Multiple reports on Monday say that Houston Texans head coach Gary Kubiak suffered a "Mini-Stroke", which led to his collapse at halftime of the Texans/Colts game on Sunday.
According to SI.com, the condition doctors believe Kubiak suffered from is called "TIA" or Trans-Ischemic-Attack". The TIA is not considered a debilitating event and is caused by blood clots. Kubiak is currently undergoing treatment to help alleviate clots. The worrisome part according to doctors is the "TIA" often leads to more serious strokes in the future if not addressed.
Read more from SI.com RIGHT HERE
That's the good news.
It's been a rough week for NFL Head Coaches and their health. Also over the weekend it was revealed the Denver Broncos head coach John Fox had a heart condition he was trying to deal with until the season ended. It caught up to him while playing golf on a bye week and he will have a heart procedure this week.
The question on the table is this? Are coaches pushing themselves too far? Is there too much pressure on them?
And in a lot of ways, yeah, there is.
There has always been a measure of that pressure and most who go into the coaching profession are aware any job with a team, may not be long-term.
But that pressure has only increased over the years and the turnover in the profession has gotten scary-fast. Fans, owners, and even on the college level, boosters are looking for instant results and non-stop success. Anything less and they are calling for these guys heads.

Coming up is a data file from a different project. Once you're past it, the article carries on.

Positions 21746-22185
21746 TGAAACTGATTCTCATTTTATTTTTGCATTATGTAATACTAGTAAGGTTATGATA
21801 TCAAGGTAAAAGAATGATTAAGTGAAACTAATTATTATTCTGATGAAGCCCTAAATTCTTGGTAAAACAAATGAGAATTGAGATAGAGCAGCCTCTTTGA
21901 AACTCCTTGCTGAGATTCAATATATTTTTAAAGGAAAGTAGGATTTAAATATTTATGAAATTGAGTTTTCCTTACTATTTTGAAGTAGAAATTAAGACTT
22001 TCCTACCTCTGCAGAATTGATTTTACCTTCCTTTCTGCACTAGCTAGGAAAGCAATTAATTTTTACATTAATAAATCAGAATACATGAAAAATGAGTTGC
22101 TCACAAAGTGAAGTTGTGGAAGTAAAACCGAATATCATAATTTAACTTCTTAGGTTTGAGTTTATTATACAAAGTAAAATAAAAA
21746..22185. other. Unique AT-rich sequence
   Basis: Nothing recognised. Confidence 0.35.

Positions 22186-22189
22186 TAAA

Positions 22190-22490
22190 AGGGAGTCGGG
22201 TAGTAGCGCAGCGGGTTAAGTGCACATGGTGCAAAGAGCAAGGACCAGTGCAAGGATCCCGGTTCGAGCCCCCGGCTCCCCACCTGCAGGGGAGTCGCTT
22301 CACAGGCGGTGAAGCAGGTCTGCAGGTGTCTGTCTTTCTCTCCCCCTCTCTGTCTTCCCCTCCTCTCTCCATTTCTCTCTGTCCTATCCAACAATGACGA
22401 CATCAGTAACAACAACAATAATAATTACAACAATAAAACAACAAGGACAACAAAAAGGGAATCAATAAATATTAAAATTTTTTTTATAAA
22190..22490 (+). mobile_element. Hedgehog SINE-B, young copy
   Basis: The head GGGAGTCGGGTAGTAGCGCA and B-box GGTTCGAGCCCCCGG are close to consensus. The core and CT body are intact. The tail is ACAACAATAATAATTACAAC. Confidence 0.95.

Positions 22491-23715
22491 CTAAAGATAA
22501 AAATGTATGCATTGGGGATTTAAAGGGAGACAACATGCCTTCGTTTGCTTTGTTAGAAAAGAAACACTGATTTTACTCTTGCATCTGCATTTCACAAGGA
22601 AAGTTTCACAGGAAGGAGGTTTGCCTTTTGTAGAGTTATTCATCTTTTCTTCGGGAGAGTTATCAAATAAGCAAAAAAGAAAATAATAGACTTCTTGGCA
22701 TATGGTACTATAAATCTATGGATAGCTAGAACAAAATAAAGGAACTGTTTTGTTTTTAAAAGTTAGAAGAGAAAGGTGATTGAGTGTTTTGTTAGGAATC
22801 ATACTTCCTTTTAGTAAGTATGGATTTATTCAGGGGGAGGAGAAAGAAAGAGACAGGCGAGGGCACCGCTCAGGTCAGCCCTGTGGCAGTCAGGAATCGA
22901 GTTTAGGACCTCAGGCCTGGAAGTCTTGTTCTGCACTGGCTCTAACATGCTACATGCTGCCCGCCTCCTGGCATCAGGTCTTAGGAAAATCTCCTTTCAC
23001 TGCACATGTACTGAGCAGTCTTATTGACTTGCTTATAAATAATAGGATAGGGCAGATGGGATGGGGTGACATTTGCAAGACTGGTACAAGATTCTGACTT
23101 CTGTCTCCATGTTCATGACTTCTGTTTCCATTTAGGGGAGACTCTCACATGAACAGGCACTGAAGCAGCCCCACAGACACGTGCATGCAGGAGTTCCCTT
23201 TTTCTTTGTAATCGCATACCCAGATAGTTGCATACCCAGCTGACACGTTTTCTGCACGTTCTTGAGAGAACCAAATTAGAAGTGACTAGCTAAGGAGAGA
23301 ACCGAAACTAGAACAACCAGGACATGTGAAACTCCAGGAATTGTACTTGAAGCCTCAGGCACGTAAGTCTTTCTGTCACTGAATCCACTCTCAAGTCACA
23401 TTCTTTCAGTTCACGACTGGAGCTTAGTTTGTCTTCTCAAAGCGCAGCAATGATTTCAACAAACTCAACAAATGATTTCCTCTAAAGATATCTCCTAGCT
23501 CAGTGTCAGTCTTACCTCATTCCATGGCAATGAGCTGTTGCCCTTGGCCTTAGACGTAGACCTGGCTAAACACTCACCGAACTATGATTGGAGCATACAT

And yes, sure, there are situations where coaches are in over their heads and shouldn't have the job. But often they are blamed for things they can't control. Or otherwise known as player performance.
The "Dark" little secret of coaching is during the season, these guys work sometimes 18-hours a day and will sleep at their jobs. For a couple of hours. And that catches up to you.
But they have to do it. And it's not just the head coach. It's the Assistant Coaches, it's the equipment guys, it's everyone. In college, you've got grad assistants and others making next to nothing, working 18-hours a day for the whole season.
It takes a toll. But they do it, because they want the job. And all know if they won't do it, someone else will. All the extra time, the work for nothing, yeah, that might buy you a season. If the head coach is fired, most of the staff goes with him.
We hope that coaches will take this week as a message. That you can't kill yourself trying to put in more hours than anyone else. And hopefully, it will make fans, boosters, owners and others aware that you shouldn't be demanding these guys work 18-20 hours a day. Yeah, sure in some cases they get paid pretty well, but how much money is killing yourself on the job worth?
KHOU-TV in Houston with the TV story: